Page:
Universal Service

 

Overview

The Universal Service Fund was created by the FCC in 1997 as mandated by the Telecommunications Act of 1996. The goal of the fund is to advance the availability of services to low-income, insular, high-cost and rural areas.

 

The cable industry has long supported the goals and policies of universal service (USF). Cable voice and other phone customers pay a fee equal to more than 15% of their monthly phone bill into the USF each month. It is vital that the USF work efficiently and effectively for consumers in rural areas and for consumers everywhere who pay the subsidies. Cable supports clarifying the legal obligation for providers of IP-enabled telephony services to pay into USF.

 

In today’s competitive broadband marketplace, exclusively limiting availability of USF to certain phone companies should be a non-starter.  Competitive bidding among all interested companies is proven to be just as effective in delivering broadband to areas that need it, while staying true to the principles of efficiency, competitive neutrality and fiscal control. 

 

The cable industry shares the goal of many policymakers to transition the high-cost fund away from a monopoly-era support program and toward a more modern, neutral, forward-looking and fiscally responsible mechanism.  Such a fund would promote efficiency and complement competitive markets by targeting support to those limited areas of the country where it is necessary to make the provision of service economic. 


Position

The universal service program, as it stands today, is not sustainable. To address this problem, the cable industry has long advocated the adoption of a mechanism that collects universal service contributions based on assigned telephone numbers. This simple yet effective reform will sustain the long-term health of this fund while still adapting to the evolving technology and economics of voice telephony. Under a telephone numbers-based system, all that matters is whether or not the service uses a phone number. Adoption of this approach would promote competitive neutrality among all voice telephone providers – those who offer their services as a replacement for plain old telephone service (POTS) – and would avoid assessments on services that only include a voice component but are not a substitute for POTS.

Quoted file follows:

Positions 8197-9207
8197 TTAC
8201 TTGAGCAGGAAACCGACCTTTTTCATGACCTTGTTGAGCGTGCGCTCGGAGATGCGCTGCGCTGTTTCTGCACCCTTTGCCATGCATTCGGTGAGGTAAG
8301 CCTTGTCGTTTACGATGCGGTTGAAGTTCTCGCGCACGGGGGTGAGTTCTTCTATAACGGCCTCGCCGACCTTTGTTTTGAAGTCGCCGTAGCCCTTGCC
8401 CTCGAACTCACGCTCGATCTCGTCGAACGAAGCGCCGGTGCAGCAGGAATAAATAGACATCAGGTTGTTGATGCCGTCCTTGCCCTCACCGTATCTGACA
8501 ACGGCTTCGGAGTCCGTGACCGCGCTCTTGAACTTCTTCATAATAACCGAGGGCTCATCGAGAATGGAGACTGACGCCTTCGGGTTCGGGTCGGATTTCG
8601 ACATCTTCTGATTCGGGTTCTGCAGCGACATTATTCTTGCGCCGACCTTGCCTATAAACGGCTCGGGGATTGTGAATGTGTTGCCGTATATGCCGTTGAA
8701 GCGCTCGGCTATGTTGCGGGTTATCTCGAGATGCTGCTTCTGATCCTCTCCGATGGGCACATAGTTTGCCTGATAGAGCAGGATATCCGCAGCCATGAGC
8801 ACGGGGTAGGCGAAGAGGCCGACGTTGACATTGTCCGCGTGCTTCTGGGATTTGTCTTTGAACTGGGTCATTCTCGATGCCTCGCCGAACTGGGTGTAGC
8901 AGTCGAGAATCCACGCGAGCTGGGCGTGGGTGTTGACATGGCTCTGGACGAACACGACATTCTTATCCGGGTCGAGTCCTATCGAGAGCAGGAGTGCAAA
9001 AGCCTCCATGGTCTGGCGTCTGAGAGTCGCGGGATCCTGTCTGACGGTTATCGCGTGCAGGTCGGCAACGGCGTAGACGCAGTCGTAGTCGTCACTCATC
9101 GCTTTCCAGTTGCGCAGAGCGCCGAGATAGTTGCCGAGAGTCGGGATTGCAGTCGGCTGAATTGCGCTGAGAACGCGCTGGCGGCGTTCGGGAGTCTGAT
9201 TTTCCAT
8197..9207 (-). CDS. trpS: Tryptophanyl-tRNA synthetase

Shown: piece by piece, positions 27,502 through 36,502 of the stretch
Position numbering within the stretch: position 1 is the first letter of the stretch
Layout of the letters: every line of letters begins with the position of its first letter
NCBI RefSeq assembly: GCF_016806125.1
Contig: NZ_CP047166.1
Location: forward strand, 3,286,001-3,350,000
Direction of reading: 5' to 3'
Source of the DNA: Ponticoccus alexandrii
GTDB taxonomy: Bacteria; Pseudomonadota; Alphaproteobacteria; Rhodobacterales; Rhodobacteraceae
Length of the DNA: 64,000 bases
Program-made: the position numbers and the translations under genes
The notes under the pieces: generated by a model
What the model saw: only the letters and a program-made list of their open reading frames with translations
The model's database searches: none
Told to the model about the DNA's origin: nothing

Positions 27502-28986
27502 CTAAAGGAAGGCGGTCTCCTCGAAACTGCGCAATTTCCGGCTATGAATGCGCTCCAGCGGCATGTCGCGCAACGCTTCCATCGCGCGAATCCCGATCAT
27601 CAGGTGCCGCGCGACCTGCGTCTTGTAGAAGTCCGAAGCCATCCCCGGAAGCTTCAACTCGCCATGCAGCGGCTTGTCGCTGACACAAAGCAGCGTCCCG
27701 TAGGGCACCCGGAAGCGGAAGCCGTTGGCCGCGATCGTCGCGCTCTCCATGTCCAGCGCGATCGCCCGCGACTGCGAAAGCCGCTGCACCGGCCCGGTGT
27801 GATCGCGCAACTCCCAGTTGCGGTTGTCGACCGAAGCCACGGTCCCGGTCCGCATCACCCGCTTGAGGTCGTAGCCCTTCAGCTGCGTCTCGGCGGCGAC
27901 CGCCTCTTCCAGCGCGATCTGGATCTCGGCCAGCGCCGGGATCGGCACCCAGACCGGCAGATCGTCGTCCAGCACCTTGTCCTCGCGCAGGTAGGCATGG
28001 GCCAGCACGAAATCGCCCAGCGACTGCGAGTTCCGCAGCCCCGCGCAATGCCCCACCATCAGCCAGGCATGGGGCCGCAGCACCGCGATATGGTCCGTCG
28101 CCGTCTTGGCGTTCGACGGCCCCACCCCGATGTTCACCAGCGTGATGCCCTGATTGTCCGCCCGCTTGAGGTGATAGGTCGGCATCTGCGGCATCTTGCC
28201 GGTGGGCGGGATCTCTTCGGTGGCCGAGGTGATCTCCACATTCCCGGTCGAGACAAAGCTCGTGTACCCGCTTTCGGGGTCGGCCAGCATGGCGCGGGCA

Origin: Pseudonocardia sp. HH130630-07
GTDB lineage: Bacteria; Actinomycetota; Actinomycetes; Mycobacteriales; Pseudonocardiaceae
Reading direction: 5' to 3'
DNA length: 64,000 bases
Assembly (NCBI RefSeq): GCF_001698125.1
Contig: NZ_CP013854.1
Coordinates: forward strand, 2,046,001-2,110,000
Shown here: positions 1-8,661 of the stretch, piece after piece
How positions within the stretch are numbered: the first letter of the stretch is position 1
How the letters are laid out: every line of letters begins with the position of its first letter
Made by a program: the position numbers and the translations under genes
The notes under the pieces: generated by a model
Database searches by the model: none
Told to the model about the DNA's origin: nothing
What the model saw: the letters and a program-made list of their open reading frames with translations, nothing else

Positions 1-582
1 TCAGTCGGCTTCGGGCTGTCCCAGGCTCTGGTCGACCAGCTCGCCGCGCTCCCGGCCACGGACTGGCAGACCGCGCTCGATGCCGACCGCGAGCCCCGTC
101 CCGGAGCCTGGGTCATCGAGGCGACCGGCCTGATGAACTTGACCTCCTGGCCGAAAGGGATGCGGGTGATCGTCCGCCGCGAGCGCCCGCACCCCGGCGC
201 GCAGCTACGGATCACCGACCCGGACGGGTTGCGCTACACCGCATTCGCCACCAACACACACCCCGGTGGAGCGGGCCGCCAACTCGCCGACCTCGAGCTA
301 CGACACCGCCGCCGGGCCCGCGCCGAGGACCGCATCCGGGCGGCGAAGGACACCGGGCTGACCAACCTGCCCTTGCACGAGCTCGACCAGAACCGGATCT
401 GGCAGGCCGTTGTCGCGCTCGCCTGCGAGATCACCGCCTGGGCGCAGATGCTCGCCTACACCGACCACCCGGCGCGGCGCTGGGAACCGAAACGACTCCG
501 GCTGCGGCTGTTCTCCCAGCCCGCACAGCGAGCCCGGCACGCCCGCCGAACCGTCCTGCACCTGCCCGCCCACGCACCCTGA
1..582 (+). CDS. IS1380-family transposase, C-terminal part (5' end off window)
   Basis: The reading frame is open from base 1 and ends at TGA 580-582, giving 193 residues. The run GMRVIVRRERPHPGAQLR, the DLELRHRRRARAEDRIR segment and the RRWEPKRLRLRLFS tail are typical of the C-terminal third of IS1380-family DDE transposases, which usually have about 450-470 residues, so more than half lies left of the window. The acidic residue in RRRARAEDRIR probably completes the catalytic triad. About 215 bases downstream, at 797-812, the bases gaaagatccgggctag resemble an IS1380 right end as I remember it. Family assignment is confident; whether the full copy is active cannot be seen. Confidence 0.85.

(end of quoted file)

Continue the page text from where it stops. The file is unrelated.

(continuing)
Reform of the USF to include subsidizing broadband should limit such subsidy to areas that do not have broadband. The assessment of broadband service is unnecessary to the goal of a stable, sufficient and predictable fund, and would harm those whom policymakers are trying to serve. Instead, an easy solution is at hand – a numbers-based contribution mechanism which is administratively simple, addresses the current problems with declining interstate revenues and bundling of services, and captures new technologies and protocols such as IP-enabled telephony. Competitive bidding should be expanded and must not be delayed or rolled back in the face of pressure from large phone companies who have to date enjoyed exclusive contracts.

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